Former SEAL lawmaker hails passage of refugee bill

Former SEAL lawmaker hails passage of refugee bill
© Courtesy of Rep. Ryan Zinke.

Rep. Ryan ZinkeRyan Keith ZinkeInternational hunting council disbands amid litigation Europe deepens energy dependence on Russia Overnight Energy: House Science Committee hits EPA with subpoenas | California sues EPA over Trump revoking emissions waiver | Interior disbands board that floated privatization at national parks MORE (R-Mt.), an Iraq War veteran and retired Navy SEAL commander, hailed the bipartisan House passage of the bill requiring stricter background checks of Iraqi and Syrian refugees, which he helped author. 

"I'm proud of Congress as a body. At the end of the day, we're the people's house and we should be very mindful that we represent the people," he said in an interview with The Hill. 


"The president was very flippant, and we said if he's not going to take action, Congress will," he said. 

Zinke said although he is a freshman congressman, as the former deputy commander of special operations forces in Iraq, he was able to bring his substantial experience on vetting potential terrorists to the debate. 

"We spent hours and hours and hours, sometimes months, trying to determine who was a terrorist, who isn't," he said. 

He said that although the administration argues that the refugees are women and children, there have been instances where those populations have carried out suicide attacks against U.S. troops in Iraq. 

He said he took particular offense to the president's comment that Republicans were "scared of widows and orphans coming into the United States of America." 

"To me, that's from a commander in chief that's never been in combat," Zinke said. 

Zinke also said the administration's statistic that only two percent of Syrian refugees being combat-aged males only refers to those who are "unaccompanied."

He also said the administration has also tried to frame the refugees as members of the "minority" population in Iraq, without explicitly saying Sunnis are part of that minority.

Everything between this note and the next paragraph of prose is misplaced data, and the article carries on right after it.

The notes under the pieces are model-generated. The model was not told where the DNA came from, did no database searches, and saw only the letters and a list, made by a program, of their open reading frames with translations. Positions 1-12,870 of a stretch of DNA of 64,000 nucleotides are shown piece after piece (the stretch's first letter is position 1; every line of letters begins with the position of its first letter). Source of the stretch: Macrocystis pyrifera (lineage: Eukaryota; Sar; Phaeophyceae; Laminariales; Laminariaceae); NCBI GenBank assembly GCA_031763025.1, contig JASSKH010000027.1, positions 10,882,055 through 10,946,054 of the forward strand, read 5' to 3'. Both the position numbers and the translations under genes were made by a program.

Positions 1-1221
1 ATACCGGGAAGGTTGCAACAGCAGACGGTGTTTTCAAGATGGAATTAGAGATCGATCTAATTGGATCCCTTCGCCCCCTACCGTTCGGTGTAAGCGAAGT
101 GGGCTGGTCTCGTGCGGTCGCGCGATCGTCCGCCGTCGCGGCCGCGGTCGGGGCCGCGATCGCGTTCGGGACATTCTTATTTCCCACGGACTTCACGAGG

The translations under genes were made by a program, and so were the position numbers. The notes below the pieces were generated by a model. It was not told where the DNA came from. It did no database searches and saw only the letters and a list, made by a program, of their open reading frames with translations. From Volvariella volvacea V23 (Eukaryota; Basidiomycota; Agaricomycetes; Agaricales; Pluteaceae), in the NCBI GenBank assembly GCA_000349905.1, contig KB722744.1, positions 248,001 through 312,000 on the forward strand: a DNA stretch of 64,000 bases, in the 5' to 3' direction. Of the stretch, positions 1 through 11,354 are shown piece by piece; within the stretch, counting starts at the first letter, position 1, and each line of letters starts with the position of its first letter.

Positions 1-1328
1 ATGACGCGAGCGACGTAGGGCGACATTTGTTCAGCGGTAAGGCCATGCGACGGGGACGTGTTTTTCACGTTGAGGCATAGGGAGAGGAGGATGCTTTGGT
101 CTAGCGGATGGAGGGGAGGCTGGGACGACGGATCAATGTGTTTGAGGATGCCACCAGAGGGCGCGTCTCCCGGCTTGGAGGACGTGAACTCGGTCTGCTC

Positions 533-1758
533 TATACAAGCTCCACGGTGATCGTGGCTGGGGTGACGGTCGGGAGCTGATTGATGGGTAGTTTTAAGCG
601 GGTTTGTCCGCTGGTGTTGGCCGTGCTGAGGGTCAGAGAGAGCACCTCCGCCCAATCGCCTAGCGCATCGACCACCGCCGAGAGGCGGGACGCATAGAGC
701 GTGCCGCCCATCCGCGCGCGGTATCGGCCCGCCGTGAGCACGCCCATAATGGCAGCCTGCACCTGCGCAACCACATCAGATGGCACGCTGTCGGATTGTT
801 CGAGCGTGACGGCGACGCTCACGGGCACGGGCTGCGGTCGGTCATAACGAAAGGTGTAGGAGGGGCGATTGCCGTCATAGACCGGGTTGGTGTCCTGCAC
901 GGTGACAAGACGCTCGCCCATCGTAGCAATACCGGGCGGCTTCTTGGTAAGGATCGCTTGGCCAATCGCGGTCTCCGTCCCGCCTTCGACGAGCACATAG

Zinke said after administration officials delivered those "misleading" points during a closed briefing on Tuesday, there was a "groundswell" of skepticism among lawmakers. 

"That gave me pause that we're not getting the truth," he said. 

The bill, dubbed the American Security Against Foreign Enemies (SAFE) Act of 2015, was passed 289-137, with 47 Democrats voting in favor of it. 

Introduced by Homeland Security Committee Chairman Michael McCaul (R-Texas) and Rep. Richard Hudson (R-N.C.), the bill requires the directors of the FBI and National Intelligence, as well as the Homeland Security Secretary to certify that a Syrian or Iraqi refugee is not a Security threat to the U.S. 

It also requires the Department of Homeland Security Inspector General to independently assess the refugee approvals, to make sure high-risk individuals do not slip through the cracks.  

McCaul said in a statement, “I appreciate and respect Rep. Zinke’s hard work in putting together this bill for the House Task Force. His experience and expertise as a Navy SEAL was invaluable as we worked toward this plan to pause the Syrian refugee resettlement program until we can ensure the safety of the American people.”

"The vetting process today simply falls short," Zinke said. "This is not a Republican or Democratic issue. If ISIS strikes, it's going to strike Americans -- not Republicans or Democrats. This is not partisan politics."